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Lilliburlero, also known as The Protestant Boys, is a march that sets the doggerel lyrics of a ballad generally attributed to Lord Thomas Wharton to music by Henry Purcell.

The original lyrics refer to the Glorious Revolution, an episode in the history of the United Kingdom in which King James II abdicated and fled, and William I was invited by Parliament to the throne. James II then tried to reclaim the crown with the assistance of France; his invasion of Ireland was thwarted at the Battle of the Boyne. The original lyrics themselves are cast in the form of a satirical speech put in the mouth of Irish nationalist rebels. They include these words and the chorus:

But if dispense do come from de Pope,
Lilliburlero, bullen a la,
We'll hang Magna Carta and dem in a rope.
Lilliburlero, bullen a la.
. . . .

Who in all France have taken a swear,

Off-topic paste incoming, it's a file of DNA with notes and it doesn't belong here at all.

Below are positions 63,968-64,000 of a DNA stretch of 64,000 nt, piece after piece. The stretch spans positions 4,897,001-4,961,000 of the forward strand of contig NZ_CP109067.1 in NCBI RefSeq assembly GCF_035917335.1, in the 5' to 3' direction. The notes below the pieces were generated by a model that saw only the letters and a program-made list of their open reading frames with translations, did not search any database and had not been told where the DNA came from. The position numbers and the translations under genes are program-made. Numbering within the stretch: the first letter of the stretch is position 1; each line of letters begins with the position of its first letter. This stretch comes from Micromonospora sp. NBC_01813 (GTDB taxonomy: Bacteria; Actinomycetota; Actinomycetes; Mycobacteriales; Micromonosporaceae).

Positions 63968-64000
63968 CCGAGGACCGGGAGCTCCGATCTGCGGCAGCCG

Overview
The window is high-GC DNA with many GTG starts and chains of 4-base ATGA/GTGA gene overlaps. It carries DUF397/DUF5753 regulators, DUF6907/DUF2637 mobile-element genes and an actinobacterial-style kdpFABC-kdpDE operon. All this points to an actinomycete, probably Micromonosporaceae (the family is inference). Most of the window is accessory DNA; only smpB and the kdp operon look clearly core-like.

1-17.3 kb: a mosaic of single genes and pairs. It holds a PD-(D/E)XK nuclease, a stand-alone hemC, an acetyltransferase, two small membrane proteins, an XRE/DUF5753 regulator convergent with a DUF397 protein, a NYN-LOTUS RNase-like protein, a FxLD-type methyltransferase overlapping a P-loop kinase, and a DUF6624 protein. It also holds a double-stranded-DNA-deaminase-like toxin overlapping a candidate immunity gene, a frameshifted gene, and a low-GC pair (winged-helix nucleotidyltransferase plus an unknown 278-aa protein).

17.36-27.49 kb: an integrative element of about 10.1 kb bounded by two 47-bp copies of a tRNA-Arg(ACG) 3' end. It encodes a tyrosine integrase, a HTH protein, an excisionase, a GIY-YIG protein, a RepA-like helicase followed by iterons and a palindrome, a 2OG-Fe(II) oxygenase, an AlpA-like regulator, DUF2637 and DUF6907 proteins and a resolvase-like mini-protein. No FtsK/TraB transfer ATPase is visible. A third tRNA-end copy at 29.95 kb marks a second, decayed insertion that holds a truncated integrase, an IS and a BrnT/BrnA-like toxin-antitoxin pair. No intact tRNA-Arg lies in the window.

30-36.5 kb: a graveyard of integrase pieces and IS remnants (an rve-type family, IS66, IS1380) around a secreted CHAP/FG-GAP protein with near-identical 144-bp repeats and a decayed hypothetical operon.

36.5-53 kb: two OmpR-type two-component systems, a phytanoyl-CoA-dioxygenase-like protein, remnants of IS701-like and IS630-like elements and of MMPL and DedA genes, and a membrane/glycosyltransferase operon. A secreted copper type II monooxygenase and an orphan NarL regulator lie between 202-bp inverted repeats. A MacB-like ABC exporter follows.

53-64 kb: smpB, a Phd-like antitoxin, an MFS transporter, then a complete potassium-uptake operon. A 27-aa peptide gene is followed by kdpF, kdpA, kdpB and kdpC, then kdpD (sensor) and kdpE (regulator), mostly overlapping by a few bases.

Lilliburlero, bullen a la,
Dat they will have no Protestant heir,
Lilliburlero, bullen a la.

Lero, lero, lilliburlero,
Lilliburlero, bullen a la.
Lero, lero, lilliburlero,
Lilliburlero, bullen a la.

The meaning of the chorus and the refrain are also obscure, but they have been interpreted as a garbled version of the Irish words an lile ba léir é ba linn an lá, "the lily was clear, the day was ours." The lily may be the fleur de lis of France.

Purcell's music, without these lyrics, is used as theme music by the international broadcasting service of the BBC.

Other words have been set to the tune. Of these words, the most well known, or notorious, is The Protestant Boys, an Ulster Protestant folk lyric which is sung and played by the Orange Order during its parades, which have been made the subject of controversy during the Troubles in Northern Ireland. These lyrics begin:

The Protestant Boys are loyal and true
Stout hearted in battle and stout-handed too
The Protestant Boys are true to the last
And faithful and peaceful when danger has passed
And Oh! they bear and proudly wear
The colours that floated o'er many a fray
Where cannons were flashing
And sabers were clashing
The Protestant Boys still carried the day.

See also: The Boyne Water; Croppies Lie Down

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